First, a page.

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The Forgotten Patients

In my experience, most practices have patients fall through the cracks, and an average 55% or less patient retention rate. To determine how well a practice is doing, dentists--and aspiring dentists--need only take a look at patient retention in order to get an accurate account. Are more patients leaving through the back door than coming in through the front?

When I ask dentists how they would like to improve their practices, a common response is, “I need more patients.” They are usually concerned about patient flow, but they skip key practice management protocols to keep patients coming back. These forgotten patients know you, they know your team, they know where you are located, and they consider you their dentist. It is not unusual to find another practice hidden in a single practice—for patients in need of a recall appointment or other treatment that has been diagnosed.

Every practice must know that retaining patients is vital to practice expansion and viability. Every team member must know that existing patients are the most important part of the practice and work on adding value to visits and building stronger relationships with these patients. My experience has been that the longer the patient stays away, the less likely it is that they will return to your practice. Many are already embarrassed about their mouths. The more time goes by, the more embarrassed they become about returning for care, so they go somewhere else.

There are three common ways patients can fall through the cracks:

  • Lack of a solid recall and reactivation system
    Most practices believe they have a recall system that is working. It is rare that I find this to be the case. You need to have a written plan that states who is responsible for what, and that the appointed employee has an exact schedule for reminder cards and emails. This is important so that staff members can follow the system exactly, month after month. Employees come and go; you need to have the system established so it can be easily duplicated by the next person.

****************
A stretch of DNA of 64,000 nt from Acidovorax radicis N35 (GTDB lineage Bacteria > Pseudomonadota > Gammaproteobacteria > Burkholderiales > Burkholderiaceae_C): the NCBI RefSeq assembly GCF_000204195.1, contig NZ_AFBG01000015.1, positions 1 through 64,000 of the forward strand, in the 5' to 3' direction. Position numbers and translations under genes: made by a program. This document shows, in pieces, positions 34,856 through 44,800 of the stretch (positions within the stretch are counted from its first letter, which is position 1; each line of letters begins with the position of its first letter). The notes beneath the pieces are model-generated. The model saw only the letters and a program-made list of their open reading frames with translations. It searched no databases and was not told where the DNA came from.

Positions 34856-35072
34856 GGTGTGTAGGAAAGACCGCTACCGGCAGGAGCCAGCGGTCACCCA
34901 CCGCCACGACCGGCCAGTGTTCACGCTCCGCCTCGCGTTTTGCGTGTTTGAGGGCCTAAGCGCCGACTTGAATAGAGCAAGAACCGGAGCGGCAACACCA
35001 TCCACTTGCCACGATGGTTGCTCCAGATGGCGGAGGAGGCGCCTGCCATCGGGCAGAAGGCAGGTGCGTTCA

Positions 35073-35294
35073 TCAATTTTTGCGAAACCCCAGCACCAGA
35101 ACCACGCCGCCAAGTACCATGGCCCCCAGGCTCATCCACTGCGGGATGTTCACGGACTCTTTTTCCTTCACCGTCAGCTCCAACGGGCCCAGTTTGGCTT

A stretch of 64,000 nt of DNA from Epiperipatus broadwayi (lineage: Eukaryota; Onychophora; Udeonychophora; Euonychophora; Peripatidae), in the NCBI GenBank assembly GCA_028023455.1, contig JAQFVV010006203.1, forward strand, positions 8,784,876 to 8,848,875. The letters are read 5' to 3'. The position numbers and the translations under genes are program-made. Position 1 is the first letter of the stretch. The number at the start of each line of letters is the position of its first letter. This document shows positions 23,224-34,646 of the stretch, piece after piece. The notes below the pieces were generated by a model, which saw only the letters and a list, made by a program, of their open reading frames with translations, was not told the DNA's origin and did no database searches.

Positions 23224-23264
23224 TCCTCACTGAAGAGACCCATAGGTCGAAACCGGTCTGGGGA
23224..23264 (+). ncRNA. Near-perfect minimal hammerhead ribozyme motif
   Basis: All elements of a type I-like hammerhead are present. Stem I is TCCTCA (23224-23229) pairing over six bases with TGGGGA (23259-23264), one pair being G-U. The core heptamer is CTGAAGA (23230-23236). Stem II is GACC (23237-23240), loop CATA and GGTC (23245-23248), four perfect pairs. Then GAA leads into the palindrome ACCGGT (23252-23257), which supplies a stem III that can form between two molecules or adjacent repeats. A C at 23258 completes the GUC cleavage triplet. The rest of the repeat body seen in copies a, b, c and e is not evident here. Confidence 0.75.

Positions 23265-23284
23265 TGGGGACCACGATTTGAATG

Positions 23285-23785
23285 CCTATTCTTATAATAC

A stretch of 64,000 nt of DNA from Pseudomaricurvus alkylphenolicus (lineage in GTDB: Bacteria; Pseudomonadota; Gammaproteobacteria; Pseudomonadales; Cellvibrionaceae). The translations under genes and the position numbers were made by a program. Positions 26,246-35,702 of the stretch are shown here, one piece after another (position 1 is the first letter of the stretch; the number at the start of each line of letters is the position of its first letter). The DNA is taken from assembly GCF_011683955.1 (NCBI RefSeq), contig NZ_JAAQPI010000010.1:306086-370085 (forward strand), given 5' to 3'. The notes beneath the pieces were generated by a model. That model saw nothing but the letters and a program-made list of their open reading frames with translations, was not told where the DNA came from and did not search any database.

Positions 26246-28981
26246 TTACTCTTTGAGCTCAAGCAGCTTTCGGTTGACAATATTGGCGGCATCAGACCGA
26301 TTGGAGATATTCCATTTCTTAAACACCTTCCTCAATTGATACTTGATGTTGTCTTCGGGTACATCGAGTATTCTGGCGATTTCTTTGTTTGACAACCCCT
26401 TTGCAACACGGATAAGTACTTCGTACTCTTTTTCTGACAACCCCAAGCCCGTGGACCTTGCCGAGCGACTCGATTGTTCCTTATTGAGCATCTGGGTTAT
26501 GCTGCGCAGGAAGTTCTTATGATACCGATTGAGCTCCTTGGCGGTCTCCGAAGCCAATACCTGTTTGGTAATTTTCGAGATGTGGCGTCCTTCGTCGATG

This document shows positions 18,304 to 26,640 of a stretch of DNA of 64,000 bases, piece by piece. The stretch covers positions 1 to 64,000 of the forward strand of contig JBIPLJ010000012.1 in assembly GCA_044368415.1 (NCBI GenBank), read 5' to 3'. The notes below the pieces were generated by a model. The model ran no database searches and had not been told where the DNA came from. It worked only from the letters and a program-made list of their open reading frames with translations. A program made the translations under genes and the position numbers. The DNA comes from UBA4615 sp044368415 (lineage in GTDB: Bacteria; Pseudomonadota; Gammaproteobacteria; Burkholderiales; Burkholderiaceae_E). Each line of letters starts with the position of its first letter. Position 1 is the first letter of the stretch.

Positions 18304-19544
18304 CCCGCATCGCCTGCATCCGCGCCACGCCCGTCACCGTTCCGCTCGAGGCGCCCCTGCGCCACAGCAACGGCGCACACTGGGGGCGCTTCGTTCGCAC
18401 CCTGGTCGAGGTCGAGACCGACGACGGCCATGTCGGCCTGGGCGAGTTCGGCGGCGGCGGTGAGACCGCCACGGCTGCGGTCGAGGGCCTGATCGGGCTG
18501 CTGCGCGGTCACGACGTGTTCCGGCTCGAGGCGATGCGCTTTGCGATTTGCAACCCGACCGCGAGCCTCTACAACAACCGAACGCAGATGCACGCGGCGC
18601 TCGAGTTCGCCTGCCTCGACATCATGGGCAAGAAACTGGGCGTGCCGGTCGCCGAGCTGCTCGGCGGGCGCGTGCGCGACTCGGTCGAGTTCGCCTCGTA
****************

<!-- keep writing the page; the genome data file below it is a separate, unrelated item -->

Even if you are taking advantage of services such as automatic appointment reminders, you should be aware of the timelines and templates you have established so you can follow up with patients. Practices that have these systems in place continue to grow despite the economy.
  • Staff is not familiar with dental software
    If your practice has dental software that assists in patient recall, every team member must be adequately trained on its use. The knowledge they gain will greatly benefit the practice. This is an area where you cannot afford to cut corners. Today’s practice management software allows you to do many things such as help with scheduling, send automated reminders, and notify your staff of missed appointments, to help prevent patients from falling through the cracks. You and the other members of the team need to know how to best take advantage of the resources you already have.
  • Little or no communication from the practice